Subject Area: Regulation of dynamic transcriptome changes
Applications are invited for a post-doctoral position funded by the BBSRC until 31 March 2020. We are looking for an enthusiastic and motivated post-doctoral scientist to investigate how changes in the transcriptome of Arabidopsis are regulated in response to low temperature.
Gene expression is regulated at the levels of transcription and alternative splicing (AS). The extent to which AS impacts plant development and responses to external cues is poorly characterised. We focus on the response of plants to low temperature and the role of the circadian clock in modulating expression. We use state-of-the-art methods to analyse gene expression at the transcript and AS levels. The aims of this project are to dissect the rapid and dynamic changes in AS immediately following application of low temperature; to investigate the role of the clock in changes in rhythmic expression; to address mechanisms which control these changes; and to construct and test splicing networks. The project will use of RNA-sequencing and proteomics of time-course experiments of plants grown under different temperature and circadian conditions; subsequent investigations to characterise key regulatory genes will use molecular and biochemical techniques.
Essential: A PhD demonstrating a solid background in molecular biology; ability to work in a team, but able to plan and work independently; excellent communication skills and knowledge of the English language.
Desirable: Strong interests or expertise in RNA biology, gene expression and alternative splicing, circadian clock; experience in bioinformatics, statistics, working with plants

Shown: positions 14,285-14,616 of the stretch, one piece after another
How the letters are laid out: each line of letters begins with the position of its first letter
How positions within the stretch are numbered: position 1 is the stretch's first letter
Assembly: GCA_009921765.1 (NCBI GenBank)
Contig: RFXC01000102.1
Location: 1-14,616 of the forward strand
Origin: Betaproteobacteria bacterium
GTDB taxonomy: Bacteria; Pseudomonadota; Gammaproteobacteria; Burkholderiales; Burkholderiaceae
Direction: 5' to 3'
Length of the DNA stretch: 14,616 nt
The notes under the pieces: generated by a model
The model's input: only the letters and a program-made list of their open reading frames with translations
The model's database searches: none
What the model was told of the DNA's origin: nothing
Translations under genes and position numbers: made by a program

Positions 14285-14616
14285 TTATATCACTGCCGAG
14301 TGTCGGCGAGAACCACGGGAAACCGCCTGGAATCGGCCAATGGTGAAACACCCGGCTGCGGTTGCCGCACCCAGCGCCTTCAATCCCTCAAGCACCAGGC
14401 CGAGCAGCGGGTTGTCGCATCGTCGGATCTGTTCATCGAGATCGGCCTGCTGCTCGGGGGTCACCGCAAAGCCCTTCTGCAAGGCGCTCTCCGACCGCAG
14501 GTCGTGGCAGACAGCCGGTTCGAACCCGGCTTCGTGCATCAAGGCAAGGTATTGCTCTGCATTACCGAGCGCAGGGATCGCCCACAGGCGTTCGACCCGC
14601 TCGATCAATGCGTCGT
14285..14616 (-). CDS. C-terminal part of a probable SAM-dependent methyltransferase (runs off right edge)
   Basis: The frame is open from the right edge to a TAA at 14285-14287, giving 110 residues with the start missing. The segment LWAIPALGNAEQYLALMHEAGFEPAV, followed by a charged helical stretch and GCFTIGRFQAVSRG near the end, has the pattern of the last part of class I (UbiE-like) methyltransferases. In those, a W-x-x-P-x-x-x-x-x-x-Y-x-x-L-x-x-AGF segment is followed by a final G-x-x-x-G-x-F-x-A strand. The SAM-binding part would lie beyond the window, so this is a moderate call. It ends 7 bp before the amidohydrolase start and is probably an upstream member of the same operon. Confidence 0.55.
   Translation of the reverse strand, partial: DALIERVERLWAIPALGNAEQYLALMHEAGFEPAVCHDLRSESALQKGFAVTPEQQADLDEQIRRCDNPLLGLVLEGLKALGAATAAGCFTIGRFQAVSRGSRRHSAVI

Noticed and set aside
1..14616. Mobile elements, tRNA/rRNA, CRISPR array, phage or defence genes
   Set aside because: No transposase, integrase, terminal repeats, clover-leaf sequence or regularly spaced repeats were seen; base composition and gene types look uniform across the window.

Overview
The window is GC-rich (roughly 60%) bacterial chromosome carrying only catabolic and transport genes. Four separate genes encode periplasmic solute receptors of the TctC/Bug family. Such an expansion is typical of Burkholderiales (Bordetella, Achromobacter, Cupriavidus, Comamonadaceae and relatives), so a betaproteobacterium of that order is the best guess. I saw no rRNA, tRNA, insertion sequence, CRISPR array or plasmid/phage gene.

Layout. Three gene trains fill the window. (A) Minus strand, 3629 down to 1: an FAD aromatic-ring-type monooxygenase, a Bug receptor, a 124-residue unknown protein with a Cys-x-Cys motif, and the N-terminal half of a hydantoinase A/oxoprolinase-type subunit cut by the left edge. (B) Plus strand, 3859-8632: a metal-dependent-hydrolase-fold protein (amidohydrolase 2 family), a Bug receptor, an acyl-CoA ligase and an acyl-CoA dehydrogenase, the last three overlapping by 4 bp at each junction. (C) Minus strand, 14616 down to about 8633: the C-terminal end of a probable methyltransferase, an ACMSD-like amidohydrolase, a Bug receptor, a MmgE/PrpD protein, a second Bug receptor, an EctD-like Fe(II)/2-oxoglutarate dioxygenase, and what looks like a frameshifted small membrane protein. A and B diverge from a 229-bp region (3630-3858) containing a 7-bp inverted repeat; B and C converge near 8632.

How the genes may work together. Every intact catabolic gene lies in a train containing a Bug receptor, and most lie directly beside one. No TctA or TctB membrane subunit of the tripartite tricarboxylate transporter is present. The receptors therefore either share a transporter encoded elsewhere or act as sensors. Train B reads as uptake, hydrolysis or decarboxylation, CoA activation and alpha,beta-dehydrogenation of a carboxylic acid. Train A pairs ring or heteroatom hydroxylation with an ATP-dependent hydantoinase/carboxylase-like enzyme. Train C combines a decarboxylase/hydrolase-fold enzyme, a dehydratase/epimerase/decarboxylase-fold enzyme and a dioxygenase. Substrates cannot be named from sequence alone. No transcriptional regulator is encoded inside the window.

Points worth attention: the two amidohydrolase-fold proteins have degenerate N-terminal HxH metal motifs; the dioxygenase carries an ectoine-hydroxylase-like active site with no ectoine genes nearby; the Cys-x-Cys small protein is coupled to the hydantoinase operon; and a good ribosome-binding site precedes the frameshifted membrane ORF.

The position is in the laboratory of Professor John Brown at the University of Dundee School of Life Sciences; Division of Plant Sciences - http://www.lifesci.dundee.ac.uk/ps) based at the James Hutton Institute - the largest plant breeding and research institute in Scotland with particular expertise in translational plant science. The project is a collaboration with Professor Hugh Nimmo (University of Glasgow) and Professor Katherine Denby (University of York).. The post-holder will interact closely with the team of scientists involved in the project including a molecular biologist in Glasgow, a computational biologist/bioinformatician at the James Hutton Institute and computational biology PhD students. The ability to work well in a team is an important requirement of this post.
Appointment as a Postdoctoral Research Assistant on the Grade 7 salary scale is dependent upon you having been awarded a PhD. An appointment may be considered if you are shortly expected to be awarded a PhD. The initial appointment will be made as a Research Assistant on the Training Grade 7 salary scale (Spinal Point 28, £30,175).
How to apply:
To apply on-line click here.
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